You may have believed that placing at least a tree or two in your Mission Valley rental property’s landscaping can help boost your rental rate. And there is some really good evidence to uphold that belief. Nonetheless, it’s essential to take into consideration that the type of tree you plant has just as much to do with increasing your cash flows. Not all kinds of trees turn out well in a rental situation.
The true question is whether planting fruit trees on a rental property is a brilliant idea. Though there are no hard and fast rules about which type of tree is fine, specifically due to the fact that different trees grow better in different climates, it’s significant to look into all aspects of fruit trees in question before making your final decision.
The Best Trees for Rental Properties
A profitable rental property has splendid curb appeal. And a significant part of that curb appeal is putting in one or more pleasing, shady trees in the yard. The best trees for a rental property are those that grow well in your climate, provide both visual appeal and shade, but at the same time, are uncomplicated to maintain as well. If that appears to be a tall order, that’s alright, no need to worry. Trees that fit the bill in many parts of the country include evergreen arborvitae, spruce, flowering dogwoods, and maple trees. Oak and desert willow can equally be nice options for rental properties. These trees grow well, create shade relatively fast, and don’t really need a lot of pruning from year to year.
The Skinny on Fruit Trees
The majority of Mission Valley property managers may suppose that a fruit tree would be a tempting feature in a rental house. And quite a lot of renters relish the notion of growing and eating fruit straight from the yard. However, provided your tenant is experienced in the care and maintenance of fruit trees and has the time to do the job well, fruit trees can be an unwanted burden. For the majority of renters, the work that fruit trees require can be a great disadvantage, so much so that they may even choose not to apply for or stay in a rental that has them.
If the best trees for rental properties are low-maintenance, that excludes fruit trees altogether. Maybe the primary reason you wouldn’t opt to plant fruit trees at a rental property is the mess and maintenance that comes with them. Plenty of fruit trees must have years of care and growth before even producing fruit. A lot of those also are very choosy regarding heat, cold, watering amounts, and so on.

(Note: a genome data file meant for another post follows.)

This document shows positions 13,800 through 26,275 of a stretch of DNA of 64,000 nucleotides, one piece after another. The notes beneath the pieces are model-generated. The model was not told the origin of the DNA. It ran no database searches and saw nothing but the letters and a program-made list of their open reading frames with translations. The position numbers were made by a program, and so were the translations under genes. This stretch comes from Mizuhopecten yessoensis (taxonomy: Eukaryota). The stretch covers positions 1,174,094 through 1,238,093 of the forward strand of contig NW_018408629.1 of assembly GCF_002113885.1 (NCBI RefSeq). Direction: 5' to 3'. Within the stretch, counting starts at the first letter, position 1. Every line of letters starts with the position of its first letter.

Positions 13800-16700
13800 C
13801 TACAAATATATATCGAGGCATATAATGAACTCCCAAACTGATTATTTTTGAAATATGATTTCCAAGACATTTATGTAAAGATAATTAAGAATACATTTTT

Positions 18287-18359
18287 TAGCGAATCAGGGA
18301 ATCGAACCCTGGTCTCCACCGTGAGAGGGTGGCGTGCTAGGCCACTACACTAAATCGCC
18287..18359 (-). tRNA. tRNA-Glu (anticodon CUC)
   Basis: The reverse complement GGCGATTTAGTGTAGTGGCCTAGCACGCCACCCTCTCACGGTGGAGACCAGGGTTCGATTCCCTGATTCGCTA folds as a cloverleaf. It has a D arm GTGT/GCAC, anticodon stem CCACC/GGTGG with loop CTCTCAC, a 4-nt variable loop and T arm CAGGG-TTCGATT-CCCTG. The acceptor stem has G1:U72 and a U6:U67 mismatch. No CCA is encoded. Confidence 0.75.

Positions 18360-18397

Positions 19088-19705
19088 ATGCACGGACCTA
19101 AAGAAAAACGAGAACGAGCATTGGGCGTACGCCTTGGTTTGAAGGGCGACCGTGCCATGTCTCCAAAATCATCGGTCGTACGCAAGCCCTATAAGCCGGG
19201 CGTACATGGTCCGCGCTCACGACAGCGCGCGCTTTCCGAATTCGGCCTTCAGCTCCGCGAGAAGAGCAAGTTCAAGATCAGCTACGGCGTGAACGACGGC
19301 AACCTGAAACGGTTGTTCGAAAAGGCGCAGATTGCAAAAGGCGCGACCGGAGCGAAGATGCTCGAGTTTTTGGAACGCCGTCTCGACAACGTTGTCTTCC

Fruit trees also need plenty of pruning and fumigation to produce edible fruit every year, which many people really don’t understand much about. Moreover, fruit often attracts unwanted insects and rodents, which can be another new hassle your tenant won’t be happy to experience. Provided you or your tenant are willing to put in the time and effort that fruit trees have to have, it’s likely best to avoid them altogether.
Fruit Trees in the Lease Documents
If you’re willing to accept the responsibility of having fruit trees on your rental property, you ought to include verbiage in your lease that clearly outlines your tenant’s obligations where those trees are concerned. It is not quite enough to assign landscaping maintenance to your tenant; they may not perceive that this encompasses regular pruning and clean-up after fruit trees, which is an added extra chore. So if you aren’t planning to take care of the trees yourself, make certain to explain in your lease documents that the tenants need to care for the trees or hire a professional to do it for them.
At Real Property Management Realevate Specialists, we pair up and work closely with rental property owners like you to help create awesomely, low-maintenance landscaping your tenants won’t mind keeping up. Contact us today to learn more.
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